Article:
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The MagLab is funded by the National Science Foundation and the State of Florida.

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Read our latest stories, watch a video, or see upcoming events.

Read our latest stories, watch a video, or see upcoming events for scientists and the community on our calendar. 

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Recent News

A velvet worm, Euperipatoides rowelli, shooting its sticky slime, dubbed “silly string of death.” The slime’s remarkable properties could inspire new sustainable plastics and adhesives.

Cracking the Chemical Code of the "Silly String of Death"

MagLab analysis provides new insight about the molecular composition of velvet worm slime, which has long fascinated scientists because of its remarkable qualities.

The tunnel of the Large Hadron Collider during work in 2019.

How MagLab is Helping to Upgrade the World’s Largest Particle Accelerator

A team of MagLab scientists has been working on the superconducting wires for new electromagnets that will improve physics research at the Large Hadron Collider.

Graphic rendering of the marvel material twisted bilayer graphene, a honeycomb lattice of carbon, just two atoms thick.

Amplified Impact: New insight on how small strain affects twisted bilayer graphene

Researchers now have a better understanding of how even a slight tug changes the marvel material.

Upcoming Events for Scientists

Upcoming Events for Community and Education

MagLab in the News

Does Barbie’s pink look fake? It may be Earth’s oldest organic color.

Source: Washington Post | Published: July 25, 2023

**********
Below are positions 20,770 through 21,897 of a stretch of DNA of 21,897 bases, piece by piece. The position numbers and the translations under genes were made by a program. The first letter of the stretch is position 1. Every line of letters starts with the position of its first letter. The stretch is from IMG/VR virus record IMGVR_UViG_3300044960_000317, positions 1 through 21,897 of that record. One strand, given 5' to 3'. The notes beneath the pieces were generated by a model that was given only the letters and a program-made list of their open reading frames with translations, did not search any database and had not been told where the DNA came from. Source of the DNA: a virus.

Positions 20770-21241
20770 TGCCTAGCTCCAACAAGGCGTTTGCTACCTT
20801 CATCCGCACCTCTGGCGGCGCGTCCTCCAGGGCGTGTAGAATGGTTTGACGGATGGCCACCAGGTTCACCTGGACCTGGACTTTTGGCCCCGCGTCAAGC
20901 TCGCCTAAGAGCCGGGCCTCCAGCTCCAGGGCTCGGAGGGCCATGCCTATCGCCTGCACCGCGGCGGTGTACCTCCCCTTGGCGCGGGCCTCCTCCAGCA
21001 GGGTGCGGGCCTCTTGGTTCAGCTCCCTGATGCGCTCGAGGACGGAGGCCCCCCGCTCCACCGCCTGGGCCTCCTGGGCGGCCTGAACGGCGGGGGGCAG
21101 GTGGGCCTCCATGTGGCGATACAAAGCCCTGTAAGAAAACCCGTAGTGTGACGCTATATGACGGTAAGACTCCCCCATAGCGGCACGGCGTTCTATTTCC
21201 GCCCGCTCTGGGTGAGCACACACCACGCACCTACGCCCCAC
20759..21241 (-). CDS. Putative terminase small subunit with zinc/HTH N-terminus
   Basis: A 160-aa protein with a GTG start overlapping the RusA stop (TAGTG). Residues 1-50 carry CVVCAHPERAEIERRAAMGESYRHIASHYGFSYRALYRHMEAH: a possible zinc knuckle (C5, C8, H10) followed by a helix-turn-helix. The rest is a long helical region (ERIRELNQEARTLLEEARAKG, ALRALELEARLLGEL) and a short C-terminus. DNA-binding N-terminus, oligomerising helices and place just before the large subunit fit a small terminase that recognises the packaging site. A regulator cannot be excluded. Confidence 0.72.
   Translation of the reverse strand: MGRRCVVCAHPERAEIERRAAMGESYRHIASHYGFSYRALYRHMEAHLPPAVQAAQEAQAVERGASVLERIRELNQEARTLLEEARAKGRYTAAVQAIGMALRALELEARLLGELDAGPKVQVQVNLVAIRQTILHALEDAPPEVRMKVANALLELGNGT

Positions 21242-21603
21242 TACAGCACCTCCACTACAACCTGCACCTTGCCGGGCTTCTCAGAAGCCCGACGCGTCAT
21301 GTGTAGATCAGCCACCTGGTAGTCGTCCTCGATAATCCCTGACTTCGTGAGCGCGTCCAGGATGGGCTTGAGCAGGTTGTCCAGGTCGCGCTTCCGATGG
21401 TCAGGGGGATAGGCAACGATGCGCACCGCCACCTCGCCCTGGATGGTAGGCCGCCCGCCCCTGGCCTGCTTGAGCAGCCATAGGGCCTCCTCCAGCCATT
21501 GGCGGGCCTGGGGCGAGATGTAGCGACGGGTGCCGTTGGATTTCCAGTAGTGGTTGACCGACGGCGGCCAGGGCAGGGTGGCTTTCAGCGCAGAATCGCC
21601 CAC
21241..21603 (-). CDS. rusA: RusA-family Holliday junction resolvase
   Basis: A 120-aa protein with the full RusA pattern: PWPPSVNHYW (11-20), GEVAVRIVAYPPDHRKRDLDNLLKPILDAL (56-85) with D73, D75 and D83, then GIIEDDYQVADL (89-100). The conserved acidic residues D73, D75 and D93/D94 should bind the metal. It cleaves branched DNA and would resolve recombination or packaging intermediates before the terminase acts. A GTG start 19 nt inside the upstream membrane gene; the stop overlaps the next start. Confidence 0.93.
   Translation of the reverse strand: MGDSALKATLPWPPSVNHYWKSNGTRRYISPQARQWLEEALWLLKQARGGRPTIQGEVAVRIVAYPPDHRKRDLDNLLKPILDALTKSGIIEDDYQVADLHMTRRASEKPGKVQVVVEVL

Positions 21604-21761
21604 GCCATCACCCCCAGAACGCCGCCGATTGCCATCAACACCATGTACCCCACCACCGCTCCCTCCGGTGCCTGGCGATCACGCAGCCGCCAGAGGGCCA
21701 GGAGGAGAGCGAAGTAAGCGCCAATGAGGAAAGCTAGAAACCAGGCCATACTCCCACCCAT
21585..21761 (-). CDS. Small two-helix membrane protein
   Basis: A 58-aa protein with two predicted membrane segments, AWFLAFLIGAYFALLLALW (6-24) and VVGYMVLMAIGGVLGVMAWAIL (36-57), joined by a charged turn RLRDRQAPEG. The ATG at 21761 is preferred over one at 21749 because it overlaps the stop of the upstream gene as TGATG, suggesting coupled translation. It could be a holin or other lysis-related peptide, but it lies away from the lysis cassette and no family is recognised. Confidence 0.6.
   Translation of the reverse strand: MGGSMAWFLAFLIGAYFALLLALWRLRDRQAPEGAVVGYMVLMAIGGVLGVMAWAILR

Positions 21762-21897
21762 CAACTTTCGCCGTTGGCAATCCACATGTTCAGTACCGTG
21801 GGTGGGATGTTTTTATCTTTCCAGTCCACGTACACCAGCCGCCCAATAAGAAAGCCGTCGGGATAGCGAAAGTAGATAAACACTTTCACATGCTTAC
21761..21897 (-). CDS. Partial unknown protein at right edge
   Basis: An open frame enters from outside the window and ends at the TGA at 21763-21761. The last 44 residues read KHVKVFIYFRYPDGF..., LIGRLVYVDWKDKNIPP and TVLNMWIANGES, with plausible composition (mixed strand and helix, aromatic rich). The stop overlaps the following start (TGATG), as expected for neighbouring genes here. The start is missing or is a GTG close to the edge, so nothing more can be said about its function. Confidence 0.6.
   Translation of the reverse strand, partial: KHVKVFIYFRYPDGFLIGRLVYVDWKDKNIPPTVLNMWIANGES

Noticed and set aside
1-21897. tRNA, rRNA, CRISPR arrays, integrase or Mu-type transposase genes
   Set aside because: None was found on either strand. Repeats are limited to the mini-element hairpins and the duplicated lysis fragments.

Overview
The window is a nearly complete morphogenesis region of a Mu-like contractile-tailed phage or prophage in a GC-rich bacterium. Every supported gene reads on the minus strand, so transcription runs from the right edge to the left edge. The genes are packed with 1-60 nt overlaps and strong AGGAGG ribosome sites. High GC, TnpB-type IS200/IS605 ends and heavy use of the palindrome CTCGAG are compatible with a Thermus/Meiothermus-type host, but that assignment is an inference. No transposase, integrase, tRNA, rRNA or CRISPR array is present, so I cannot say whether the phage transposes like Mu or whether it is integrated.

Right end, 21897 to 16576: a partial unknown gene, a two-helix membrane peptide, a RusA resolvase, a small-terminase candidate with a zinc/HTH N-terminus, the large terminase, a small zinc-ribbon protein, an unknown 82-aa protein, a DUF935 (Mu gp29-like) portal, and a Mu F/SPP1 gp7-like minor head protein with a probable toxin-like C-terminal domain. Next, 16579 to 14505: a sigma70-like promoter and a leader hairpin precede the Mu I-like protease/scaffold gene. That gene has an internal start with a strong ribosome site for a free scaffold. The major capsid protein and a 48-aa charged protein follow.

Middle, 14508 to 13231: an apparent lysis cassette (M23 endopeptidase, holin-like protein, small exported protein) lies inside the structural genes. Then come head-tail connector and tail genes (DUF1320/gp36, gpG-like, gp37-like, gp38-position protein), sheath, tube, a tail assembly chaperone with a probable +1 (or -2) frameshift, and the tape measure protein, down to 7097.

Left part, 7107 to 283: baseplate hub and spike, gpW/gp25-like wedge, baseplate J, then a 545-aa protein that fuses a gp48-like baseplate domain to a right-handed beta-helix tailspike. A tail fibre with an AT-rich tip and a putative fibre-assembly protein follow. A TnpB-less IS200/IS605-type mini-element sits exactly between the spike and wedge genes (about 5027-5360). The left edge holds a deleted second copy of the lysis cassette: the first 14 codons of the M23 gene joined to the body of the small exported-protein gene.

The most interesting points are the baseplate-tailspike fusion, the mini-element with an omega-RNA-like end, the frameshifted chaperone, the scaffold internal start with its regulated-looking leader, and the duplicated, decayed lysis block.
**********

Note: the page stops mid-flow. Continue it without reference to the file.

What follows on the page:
Studies confirm the theory of superfluid helium

Source: Tech Explorist | Published: July 18, 2023

FAMU-FSU researchers confirm theory for superfluid helium

Source: News Wise | Published: July 17, 2023

Explore our Feature Stories

Science graphic on health


Read stories about how scientists are learning more about living structures and investigating diseases with the world’s strongest MRI magnet and the most powerful magnet used for Nuclear Magnetic Resonance.

Science graphic on Physics

Materials Research

Read articles about the new materials scientists are using magnets to understand that will enable faster, smaller, smarter and stronger high-tech products of the future, including quantum devices.

Science graphic on the environment


Read stories of scientists who are working to protect the planet with the help of complex chemical analysis performed on powerful magnets to understand the make-up of dissolved organic matter, PFAS chemicals, petroleum and more.

Science graphic on understanding our world


Seeking the most powerful magnetic fields on Earth, scientists and engineers from across the world come to the MagLab to explore promising new materials, solve energy challenges, protect the environment and advance our understanding of living things.

Media Resources

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What does the National MagLab's logo mean? Find out the deeper meaning and download it for use in poster presentations, powerpoints and other acknowledgement sections.

Available Expert

Want to interview a magnet expert? We've got dozens of scientists and engineers to offer expertise in many areas of physics, engineering, chemistry and biology.

Photo & Video Gallery

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